Oct 21, 2023 3 min read

How to chown Recursively on Linux?

Chown recursively on Linux with our step-by-step tutorial. The chown command allows you to change the ownership of files and directories.

chown Recursively on Linux
Table of Contents


Before we begin talking about how to chown recursively on Linux, let's briefly understand-What is chown ?

In Linux, the chown command allows you to alter the ownership of files and directories. When dealing with directories, sometimes you need to change ownership recursively, affecting all files and subdirectories within.

This tutorial explains how to use the chown command recursively on Linux. We will also address a few FAQs on how to chown recursively on Linux.

How to chown Recursively on Linux?

To modify the ownership of files or subdirectories in the current working directory, use the "-R" flag with the "chown" command. The chown command's syntax for recursive operations is as follows:


chown -R user <directory>                  #To change the Owner Only
chown -R :group <directory>                #To Chnage the Group Only
chown -R user:group <directory>            #To Chnage the Owner and Group

The terms "user" and "group" in this context refer to the new user and group names that will take the place of the existing ones.

Example 1: Change the User’s Ownership Only

The following files and folders can be seen in the example's "Sample" directory, which has the username and group "vegastack":

ls -l Sample

Execute the chown command recursively with the "-R" flag as follows to change its ownership:

sudo chown -R anna Sample

The output verifies that "anna" has taken over ownership of the "Sample" directory from "vegastack".

Example 2: Change the Group Recursively

Use the chown command with the "-R" flag and the new group name (e.g., anna:johnson) to recursively update the directory's group:

sudo chown -R anna:johnson Sample

Use the "ls -l" command on the directory as shown below to confirm:

ls -l Sample

The "johnson" group is now linked to the "Sample" directory and all of its contents.

Example 3: Change the Owner and Group Recursively

When using the "chown recursively" command to modify both the owner and the group at once, specify both names in one command as follows:

In this instance, the username and group name for the "johnson" directory's files and subdirectories is "Extra":

ls -l Extra

Using the following command, you can recursively modify the "Extra" directory owner and group name:

sudo chown -R johnson:milton Extra

The "Extra" directory has been recursively allocated the username "johnson" and group name "milton".

Example 4: Find Files and Change Their Ownership

The "chown recursively" command combined with the "find" function allows the user to alter the ownership of numerous files in addition to directories. Use this command to achieve your goal:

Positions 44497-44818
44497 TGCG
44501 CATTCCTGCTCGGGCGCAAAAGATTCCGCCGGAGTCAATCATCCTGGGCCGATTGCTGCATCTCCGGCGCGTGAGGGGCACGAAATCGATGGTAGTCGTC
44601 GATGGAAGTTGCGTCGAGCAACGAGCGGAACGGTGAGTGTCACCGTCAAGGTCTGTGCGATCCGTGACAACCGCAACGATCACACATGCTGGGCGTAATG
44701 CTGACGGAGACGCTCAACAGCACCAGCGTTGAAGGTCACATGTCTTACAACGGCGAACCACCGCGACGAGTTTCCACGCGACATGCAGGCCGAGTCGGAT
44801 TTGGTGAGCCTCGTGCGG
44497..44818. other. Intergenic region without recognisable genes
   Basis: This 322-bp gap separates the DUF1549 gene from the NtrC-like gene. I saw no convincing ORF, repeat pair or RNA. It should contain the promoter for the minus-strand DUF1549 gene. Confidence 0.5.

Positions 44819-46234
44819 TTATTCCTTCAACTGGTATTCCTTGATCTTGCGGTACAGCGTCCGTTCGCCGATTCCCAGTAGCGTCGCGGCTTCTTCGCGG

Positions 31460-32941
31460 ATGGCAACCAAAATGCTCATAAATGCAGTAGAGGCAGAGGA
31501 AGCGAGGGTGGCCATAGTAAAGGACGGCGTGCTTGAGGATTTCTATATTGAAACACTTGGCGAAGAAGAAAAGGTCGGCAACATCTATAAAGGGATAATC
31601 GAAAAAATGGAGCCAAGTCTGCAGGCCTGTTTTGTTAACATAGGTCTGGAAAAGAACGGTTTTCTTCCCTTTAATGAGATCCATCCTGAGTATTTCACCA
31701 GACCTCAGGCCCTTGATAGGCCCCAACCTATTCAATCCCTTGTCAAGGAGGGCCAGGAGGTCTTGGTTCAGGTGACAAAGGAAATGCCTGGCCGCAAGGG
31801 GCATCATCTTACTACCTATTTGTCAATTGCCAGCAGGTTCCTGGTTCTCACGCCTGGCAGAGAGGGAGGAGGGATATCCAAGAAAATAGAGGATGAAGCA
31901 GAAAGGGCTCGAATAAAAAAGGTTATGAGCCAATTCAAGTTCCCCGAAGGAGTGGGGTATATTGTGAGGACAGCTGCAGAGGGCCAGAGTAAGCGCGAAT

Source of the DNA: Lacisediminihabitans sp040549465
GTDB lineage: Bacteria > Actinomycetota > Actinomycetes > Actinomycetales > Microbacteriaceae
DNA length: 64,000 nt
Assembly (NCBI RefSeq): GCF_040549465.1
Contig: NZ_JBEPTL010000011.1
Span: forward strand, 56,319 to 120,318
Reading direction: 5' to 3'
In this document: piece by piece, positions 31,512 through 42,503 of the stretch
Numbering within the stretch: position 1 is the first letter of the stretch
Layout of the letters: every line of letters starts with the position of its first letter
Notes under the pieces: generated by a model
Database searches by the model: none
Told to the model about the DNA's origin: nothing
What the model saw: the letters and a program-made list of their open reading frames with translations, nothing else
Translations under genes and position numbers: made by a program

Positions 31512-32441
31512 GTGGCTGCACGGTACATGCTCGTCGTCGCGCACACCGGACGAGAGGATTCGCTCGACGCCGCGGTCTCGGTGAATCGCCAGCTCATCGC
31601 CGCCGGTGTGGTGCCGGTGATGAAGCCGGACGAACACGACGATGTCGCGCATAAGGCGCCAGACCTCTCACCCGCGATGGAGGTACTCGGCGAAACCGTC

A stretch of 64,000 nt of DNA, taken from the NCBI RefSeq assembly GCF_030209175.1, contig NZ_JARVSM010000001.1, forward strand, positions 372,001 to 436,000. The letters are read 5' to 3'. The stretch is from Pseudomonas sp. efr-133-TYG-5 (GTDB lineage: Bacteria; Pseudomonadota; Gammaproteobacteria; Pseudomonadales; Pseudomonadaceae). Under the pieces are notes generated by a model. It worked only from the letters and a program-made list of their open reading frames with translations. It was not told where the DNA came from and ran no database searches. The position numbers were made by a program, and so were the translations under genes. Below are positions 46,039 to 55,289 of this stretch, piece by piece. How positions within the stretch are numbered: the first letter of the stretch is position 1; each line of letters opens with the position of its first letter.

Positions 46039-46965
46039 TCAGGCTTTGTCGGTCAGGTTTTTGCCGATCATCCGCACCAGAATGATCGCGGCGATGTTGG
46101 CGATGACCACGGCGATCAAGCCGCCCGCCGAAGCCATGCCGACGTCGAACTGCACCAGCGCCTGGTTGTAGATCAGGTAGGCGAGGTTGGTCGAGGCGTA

sudo find . -type f -name "*.txt" -exec chown anna:johnson {} \;

The command has the following information.

  • find: This component represents the "find" command-line utility.
  • type f: Displays the "type" command, which is useful for determining the type of command. The "f" in this syntax finds files.
  • name: Shows the ".txt" file extension.
  • exec: carry out the chown command.

The command has been successfully carried out. Use the "find" command once more in the following manner to confirm the outcomes:

find ~/ -group johnson -user anna

The output shown above confirms that "anna" is the owner name and the group name “johnson” for each ".txt" file.

FAQs to chown Recursively on Linux

What does it mean to change ownership recursively?

Changing ownership recursively means applying ownership changes to all files and directories within a specified directory, including subdirectories and their contents.

How do I change ownership recursively using chown? 

To change ownership recursively, you can use the -R or --recursive option with the chown command. For example, chown -R username:groupname directory will recursively change the ownership of the specified directory and its contents to the specified user and group.

Can I change ownership recursively without specifying the group? 

Yes, you can omit the group name in the chown command, and it will leave the group ownership unchanged. For example, chown -R username directory will change the ownership of directory and its contents to the specified user, preserving the group ownership.

Do I need root/sudo privilege to use chown recursively? 

Yes, changing ownership of files and directories owned by other users typically requires root or sudo privileges.

What happens if some files or directories are not accessible? 

If chown encounters files or directories that are not accessible due to lack of permissions, it will continue with the remaining items, and you may see error messages for the inaccessible ones.

How can I change ownership recursively of all files and directories within the current directory? 

You can use chown -R username:groupname . to change ownership recursively of all files and directories within the current directory.

Can I simulate ownership changes without actually applying them? 

Yes, you can use the --verbose or -v option with chown to simulate ownership changes and see the list of files and directories that would be affected without actually modifying ownership.


The "chown recursively" command on Linux modifies the group name and ownership of a directory and all of its subdirectories and files. For this action, the "-R (recursively)" flag is used. With the "find" command, it also enables users to recursively alter the ownership of all files. Every possible element of chown on Linux has been covered in this tutorial.

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